On Friday, the Vanderbilt coach couldn't get to North Carolina's first super regional game with Stanford. His son Jacob is the starting catcher for the Tar Heels, but his 10-year-old daughter, Jordyn, had a dance recital in Nashville.
So Stallings waited and flew over to Carolina on Saturday and ultimately saw the Heels clinch a bid to the College World Series, where their first opponent will be -- of all schools -- Vanderbilt. Stallings, of course, will be there.
"It doesn't seem like balance to me," he said. "Balance is trying to give equal time. I just want to always have the right priorities. I'm doing what I like to enjoy.
"I love the sport and I enjoy watching it. But my favorite thing is watching my children. I love and enjoy that more than anything."
Stallings will never be mistaken for an absent father, a problem for some 24/7 college basketball coaches. Nearly a decade ago, he was tossing early-morning batting practice for Jacob, with his two daughters in tow, while his wife, Lisa, was out of town. Jacob experienced a rough day playing baseball the day before, striking out nearly every time at the plate. He had a doubleheader that next day, so Kevin was working with him in the morning. Later that day, Jacob hit a home run.
Douglas Jones/US PresswireKevin Stallings will put basketball aside for at least a few days as his son plays in the College World Series.
Stallings still remembers that moment.
"It's great when you see the hard work pay off," he said. "Those are such gratifying lessons. It's been a wonderful experience."
These are good times for the Stallings family.
Stallings is enjoying life like most fathers, watching his children succeed in the sport or activity they enjoy. Oh, and the Commodores basketball team are a trendy pick to challenge Kentucky for the SEC title. Vandy escaped the early-entry draft itch as John Jenkins, Jeffery Taylor and Festus Ezeli all said no.
The Dores essentially return their entire team, one that had its moments a year ago -- such as knocking off North Carolina in Puerto Rico; taking down Kentucky at home; sweeping Georgia; beating Marquette and Saint Mary's; and earning a 5-seed in the NCAA tournament.
That was the good news. The bad is that Vanderbilt still can't quite get it done in the postseason. After losing to Florida by double-digits in the SEC tournament, the Commodores made yet another first-game exit -- this time to 12-seed Richmond. In its previous two NCAA appearances, Vandy lost twice in the first round as a 4-seed (to Murray State in 2010 and Siena in 2008). The program hasn't won a tourney game since losing a heartbreaker to Georgetown in the 2007 Sweet 16.
"We've got that little chain around our neck on those first-round departures, first-round losses," Stallings said. "Hopefully we'll get rid of that and have a good year."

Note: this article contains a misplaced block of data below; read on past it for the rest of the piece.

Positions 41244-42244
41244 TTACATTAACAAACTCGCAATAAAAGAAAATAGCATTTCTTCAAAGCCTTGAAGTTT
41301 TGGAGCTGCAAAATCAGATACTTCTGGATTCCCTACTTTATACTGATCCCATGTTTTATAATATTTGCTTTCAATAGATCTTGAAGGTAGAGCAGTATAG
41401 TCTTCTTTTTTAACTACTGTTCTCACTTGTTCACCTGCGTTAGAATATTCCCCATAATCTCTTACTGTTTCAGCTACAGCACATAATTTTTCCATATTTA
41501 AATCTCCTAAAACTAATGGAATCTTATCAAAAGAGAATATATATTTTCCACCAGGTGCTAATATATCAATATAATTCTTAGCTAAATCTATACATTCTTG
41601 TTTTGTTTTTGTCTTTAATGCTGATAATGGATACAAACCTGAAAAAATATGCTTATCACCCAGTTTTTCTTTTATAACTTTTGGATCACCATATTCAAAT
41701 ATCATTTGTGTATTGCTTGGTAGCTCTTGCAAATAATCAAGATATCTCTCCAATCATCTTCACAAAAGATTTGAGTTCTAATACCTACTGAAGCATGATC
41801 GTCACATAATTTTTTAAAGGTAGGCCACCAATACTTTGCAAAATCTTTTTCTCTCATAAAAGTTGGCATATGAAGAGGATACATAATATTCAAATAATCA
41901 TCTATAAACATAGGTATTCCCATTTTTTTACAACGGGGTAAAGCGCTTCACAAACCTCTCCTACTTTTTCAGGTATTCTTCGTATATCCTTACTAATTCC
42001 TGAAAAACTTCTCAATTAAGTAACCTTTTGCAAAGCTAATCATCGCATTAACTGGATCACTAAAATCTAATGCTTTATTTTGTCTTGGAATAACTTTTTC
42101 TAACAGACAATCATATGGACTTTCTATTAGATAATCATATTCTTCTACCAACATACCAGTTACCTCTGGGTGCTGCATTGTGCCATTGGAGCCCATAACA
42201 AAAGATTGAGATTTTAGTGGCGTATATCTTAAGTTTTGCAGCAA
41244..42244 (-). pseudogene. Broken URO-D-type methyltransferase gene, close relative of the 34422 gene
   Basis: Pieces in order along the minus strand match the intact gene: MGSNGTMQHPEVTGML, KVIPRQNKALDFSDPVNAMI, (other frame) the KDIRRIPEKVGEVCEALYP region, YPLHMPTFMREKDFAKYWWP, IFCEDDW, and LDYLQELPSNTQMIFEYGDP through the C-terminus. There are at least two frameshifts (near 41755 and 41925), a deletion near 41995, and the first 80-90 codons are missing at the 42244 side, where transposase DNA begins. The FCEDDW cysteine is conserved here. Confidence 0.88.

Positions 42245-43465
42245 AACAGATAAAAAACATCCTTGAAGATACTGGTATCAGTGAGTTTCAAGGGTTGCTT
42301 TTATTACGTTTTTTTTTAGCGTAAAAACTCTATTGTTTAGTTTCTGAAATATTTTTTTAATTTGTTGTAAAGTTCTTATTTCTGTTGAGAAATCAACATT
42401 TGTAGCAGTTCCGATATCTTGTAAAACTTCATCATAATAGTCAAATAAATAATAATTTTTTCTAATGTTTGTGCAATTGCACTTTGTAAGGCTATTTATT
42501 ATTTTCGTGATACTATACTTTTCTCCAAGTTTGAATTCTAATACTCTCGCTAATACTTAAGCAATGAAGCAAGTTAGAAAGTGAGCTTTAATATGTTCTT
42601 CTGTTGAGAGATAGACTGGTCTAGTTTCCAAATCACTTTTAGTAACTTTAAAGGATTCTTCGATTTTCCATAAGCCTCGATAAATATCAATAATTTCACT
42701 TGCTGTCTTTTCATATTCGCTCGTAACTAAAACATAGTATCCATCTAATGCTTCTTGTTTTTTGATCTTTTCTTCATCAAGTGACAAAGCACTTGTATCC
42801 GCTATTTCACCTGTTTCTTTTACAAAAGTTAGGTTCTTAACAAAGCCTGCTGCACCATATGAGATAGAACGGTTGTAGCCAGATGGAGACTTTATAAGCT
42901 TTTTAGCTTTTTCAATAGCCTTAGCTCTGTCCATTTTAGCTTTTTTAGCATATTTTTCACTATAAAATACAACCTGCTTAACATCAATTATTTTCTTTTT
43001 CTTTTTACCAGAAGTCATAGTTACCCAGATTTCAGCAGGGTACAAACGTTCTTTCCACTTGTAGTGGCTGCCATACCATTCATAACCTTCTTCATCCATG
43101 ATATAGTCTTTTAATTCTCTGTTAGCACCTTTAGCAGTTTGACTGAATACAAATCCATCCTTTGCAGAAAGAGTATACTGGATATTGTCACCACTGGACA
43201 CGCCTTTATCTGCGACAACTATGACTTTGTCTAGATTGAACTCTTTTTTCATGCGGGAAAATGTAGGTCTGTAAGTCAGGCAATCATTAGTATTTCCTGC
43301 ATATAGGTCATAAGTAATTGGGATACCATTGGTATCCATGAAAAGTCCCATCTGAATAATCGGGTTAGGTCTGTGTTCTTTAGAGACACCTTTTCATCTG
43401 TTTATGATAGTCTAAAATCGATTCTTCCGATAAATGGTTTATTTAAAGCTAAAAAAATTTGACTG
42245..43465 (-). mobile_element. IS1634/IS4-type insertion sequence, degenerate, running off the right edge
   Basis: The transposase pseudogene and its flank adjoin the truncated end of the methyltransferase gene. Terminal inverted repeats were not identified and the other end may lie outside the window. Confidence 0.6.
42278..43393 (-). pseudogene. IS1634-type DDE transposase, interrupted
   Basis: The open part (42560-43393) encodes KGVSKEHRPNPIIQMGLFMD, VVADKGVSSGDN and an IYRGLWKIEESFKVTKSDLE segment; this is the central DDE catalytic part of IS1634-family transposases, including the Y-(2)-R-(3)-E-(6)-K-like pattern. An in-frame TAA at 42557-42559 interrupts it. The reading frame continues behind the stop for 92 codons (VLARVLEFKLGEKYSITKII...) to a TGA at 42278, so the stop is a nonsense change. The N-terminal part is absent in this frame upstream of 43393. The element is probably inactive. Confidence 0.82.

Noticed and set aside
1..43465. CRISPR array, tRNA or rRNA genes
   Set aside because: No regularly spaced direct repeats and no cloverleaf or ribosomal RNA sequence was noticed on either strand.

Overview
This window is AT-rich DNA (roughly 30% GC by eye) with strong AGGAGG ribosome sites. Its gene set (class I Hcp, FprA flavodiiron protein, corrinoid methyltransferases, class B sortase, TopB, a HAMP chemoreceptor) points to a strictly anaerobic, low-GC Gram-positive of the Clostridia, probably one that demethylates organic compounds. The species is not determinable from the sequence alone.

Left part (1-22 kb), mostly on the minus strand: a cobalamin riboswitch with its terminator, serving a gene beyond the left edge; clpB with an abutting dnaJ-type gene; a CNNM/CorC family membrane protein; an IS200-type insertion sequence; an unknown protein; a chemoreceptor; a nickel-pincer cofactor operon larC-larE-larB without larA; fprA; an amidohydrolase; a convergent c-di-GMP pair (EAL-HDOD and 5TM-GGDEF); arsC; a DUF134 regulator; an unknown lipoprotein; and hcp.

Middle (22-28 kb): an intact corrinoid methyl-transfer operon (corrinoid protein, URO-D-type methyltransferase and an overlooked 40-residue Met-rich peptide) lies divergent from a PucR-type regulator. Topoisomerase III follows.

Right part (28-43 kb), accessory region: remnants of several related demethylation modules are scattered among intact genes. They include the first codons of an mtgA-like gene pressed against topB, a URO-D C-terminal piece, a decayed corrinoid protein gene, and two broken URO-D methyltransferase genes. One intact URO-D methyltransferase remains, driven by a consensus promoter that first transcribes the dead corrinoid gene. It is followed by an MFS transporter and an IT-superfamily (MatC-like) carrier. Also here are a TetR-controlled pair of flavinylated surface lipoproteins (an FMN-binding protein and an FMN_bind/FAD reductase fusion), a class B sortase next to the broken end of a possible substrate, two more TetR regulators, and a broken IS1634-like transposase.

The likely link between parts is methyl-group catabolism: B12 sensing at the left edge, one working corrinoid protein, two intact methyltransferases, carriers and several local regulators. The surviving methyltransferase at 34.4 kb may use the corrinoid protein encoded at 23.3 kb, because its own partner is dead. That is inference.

There are plenty of reasons to believe that will happen -- starting with the return of those three key players. But there are also the little things, such as Jenkins and incoming freshman forward Shelby Moats being spotted by a Vandy staffer playing hoops at 12:30 a.m. after the Vandy baseball team had defeated Oregon State to clinch its bid to Omaha.
"We've got a lot of low-maintenance guys," Stallings said. "John, Jeffery and Festus all handled [their draft decisions] well. They didn't let their egos get involved. It just didn't make sense doing it. We've got an awesome group."
That group now includes a pair of ESPNU 100 recruits -- shooting guard Dai-Jon Parker and point guard Kedren Johnson -- in addition to Moats and returnees Lance Goulbourne, Steve Tchiengang, Rod Odom and Brad Tinsley
So the talent is in place. But one of the issues last season was closing. The team lost in overtime at Missouri, at South Carolina and at Kentucky and had a few unexpected no-shows at home late against Arkansas, Tennessee and Florida. The Commodores simply have to make better decisions late in games.
Still, based on experience and talent, Vandy should be in step with Kentucky and other SEC contenders such as Florida and Alabama. The Commodores will play a marquee matchup at Louisville in the SEC/Big East Invitational, travel to Marquette for the return game, host Xavier and play at the Legends Classic in New Jersey.
This team will be tested.
"I'm really high on this group, really like them, they are great workers and good kids," Stallings said. "They're all fun to be around and get what we're doing. We'll be there [with Kentucky]. If we hadn't fizzled out [in March], then we would have drawn more attention to ourselves. We'll be better."
Meanwhile, Stallings can take a break from the Commodores. His team is secure and solid. His son has a chance to win the College World Series. The same son that has hit a home run and driven in seven runs in five tournament games so far.
As for Saturday's game against Vanderbilt, Stallings admits it'll be a little strange.
"I'm close with the baseball coaches and the players," he said. "Jacob has grown up with these kids. It will be awkward."
But don't be mistaken: There is clearly no conflict for the father here. He will be rooting hard for North Carolina.
"I love Vanderbilt," Stallings said, "but not like I love my son."
Jacob wants his dad to wear a Carolina blue shirt. Stallings' mentor and good friend, Roy Williams, will surely be in Carolina blue if he shows up in Omaha. But the Vandy coach won't go that far.
"I won't wear the Carolina gear," Stallings said. "My paycheck is signed by Vanderbilt."